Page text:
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Students Battle with STEM Skills in Fourth Pumpkin Slinging Competition


Pumpkin Slinging 2019
New Jersey students used both brains and brawn to determine which school
could sling pumpkins farthest into Lake Picatinny, a competition on Oct. 18
designed to promote careers in science, technology, engineering and math.
This was the fourth year that Picatinny Arsenal has hosted the event.

Morris Knolls High School students launched a pumpkin 162.7 meters on their second attempt to take top prize in a battle between high schools over which team could sling pumpkins farthest into Lake Picatinny in the fourth annual iteration of the Pumpkin Slinging Contest on Oct. 18.

The Morris Knolls students edged out Sussex County Technical High School’s stellar 161.6-meter launch in their first attempt during the contest.

More than 100 northern New Jersey students from eight schools matched engineering wits in a competition between the various catapult, trebuchet or launcher creations positioned in a parking lot in front of the lake.

Also participating in this year’s competition were Dover Middle School, Livingston High School, Morristown High School, Parsippany High School, Verona High School, and West Orange High School.

The pumpkin slinging contest allows participants to use science, technology, engineering and mathematics (STEM) in a fun and competitive way. By building catapults to sling pumpkins, participants use physics and mathematics skills such as linear kinematics, projectile motion, trigonometry, and engineering physics.

“This is very, very important to us because you are our future,” said David R. Castellano, a senior executive at Picatinny Arsenal, as he underscored the importance of providing students with the knowledge needed for technical jobs such as those at Picatinny. Castellano is executive director of the Munitions Engineering Technology Center, part of the larger Combat Capabilities Development Command Armaments Center.

“So I just want to welcome you all here and congratulate you on all your hard work and wish you all the best of luck,” Castellano told the student competitors. “Remember that safety is number one.”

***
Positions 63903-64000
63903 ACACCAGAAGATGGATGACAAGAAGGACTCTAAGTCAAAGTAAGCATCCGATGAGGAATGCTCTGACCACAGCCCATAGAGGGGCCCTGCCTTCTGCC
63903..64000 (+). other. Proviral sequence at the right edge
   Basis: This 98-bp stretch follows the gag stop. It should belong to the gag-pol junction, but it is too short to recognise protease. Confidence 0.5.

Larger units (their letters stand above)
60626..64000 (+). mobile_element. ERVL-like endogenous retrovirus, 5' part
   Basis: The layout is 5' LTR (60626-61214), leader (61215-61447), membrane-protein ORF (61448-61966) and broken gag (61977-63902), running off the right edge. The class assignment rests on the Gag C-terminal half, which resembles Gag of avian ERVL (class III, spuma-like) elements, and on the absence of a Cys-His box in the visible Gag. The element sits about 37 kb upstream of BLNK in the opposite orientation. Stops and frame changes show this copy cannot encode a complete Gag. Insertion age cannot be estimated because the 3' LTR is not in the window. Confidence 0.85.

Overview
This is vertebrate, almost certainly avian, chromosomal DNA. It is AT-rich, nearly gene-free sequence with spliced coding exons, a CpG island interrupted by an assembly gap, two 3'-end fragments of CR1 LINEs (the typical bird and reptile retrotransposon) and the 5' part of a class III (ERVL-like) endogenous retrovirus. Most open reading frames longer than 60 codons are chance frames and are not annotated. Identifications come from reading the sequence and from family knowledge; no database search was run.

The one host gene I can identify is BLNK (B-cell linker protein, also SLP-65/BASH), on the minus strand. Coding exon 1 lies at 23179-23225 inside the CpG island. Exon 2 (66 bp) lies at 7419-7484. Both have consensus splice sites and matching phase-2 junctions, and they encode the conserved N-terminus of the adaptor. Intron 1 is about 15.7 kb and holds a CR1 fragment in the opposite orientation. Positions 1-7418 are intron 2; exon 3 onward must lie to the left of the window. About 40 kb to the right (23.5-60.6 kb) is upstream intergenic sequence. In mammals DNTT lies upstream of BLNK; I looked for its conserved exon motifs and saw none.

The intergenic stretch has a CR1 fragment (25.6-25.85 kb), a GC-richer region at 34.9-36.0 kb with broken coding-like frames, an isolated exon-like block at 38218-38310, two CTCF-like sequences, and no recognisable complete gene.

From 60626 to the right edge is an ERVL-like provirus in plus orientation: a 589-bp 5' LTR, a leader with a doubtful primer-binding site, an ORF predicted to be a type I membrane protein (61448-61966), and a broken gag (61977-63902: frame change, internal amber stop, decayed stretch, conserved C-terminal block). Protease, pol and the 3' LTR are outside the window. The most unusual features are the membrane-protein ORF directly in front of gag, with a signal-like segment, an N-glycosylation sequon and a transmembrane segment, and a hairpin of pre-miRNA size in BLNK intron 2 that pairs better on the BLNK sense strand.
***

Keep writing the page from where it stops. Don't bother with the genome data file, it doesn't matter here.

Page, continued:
In its initial attempt, the Morris Knolls trebuchet launched at a low angle that was not optimized for the greatest distance. The students made a launch angle adjustment, resulting in a launch that travelled nearly 74 meters farther for what proved to be the launch that captured the trophy.

The trebuchet’s design used a cam-shaped feature designed that “accelerates the acceleration” of the trebuchet’s pumpkin-propelling arm, said Bill Thalman, a team advisor.

The team participated in the contest last year with a similar design, but could not launch successfully as they were unable to hoist the weight into position safely. They improved their design by rebuilding the device so that it would accommodate an electric wench that safely hoisted the weights into position.

The pumpkin slinging competition is one of many activities that are part of Picatinny’s STEM Educational Outreach Program. Nearly 200 Picatinny scientists and engineers have volunteered to support STEM education. That support includes over 1,000 classroom visits, staffing over 100 educational field trips to Picatinny Arsenal’s working laboratories, assisting nearly 800 teachers, and inspiring 50,000 students in over 400 schools.

The STEM program supports public and private schools, colleges and universities with no-cost assistance, professional development training, new instructional equipment and monetary and advisory support to student robotics teams.

The program also offer engineer mentors, sponsorship of student competitions, and opportunities to visit scientists and engineers in their laboratories, where students get a first-hand look at how professionals rise to meet STEM challenges.

Skills learned in the course of pumpkin slinging competition may someday lead some student participants to contribute to U.S. defense needs at the Arsenal or make STEM contributions to society, said Shah Dabiri, director of Picatinny STEM outreach.

This STEM education outreach is custom tailored to meet the specific needs of individual schools. It has already positively impacted tens of thousands of students and hundreds of teachers in New Jersey with knowledge of cutting edge technologies and the inevitable changes they will bring to education, employment and daily life in the 21st Century.

Picatinny’s STEM program has been recognized by the New Jersey State Assembly and Senate of the United States House of Representatives.

Timothy Rider
Monday, October 21, 2019


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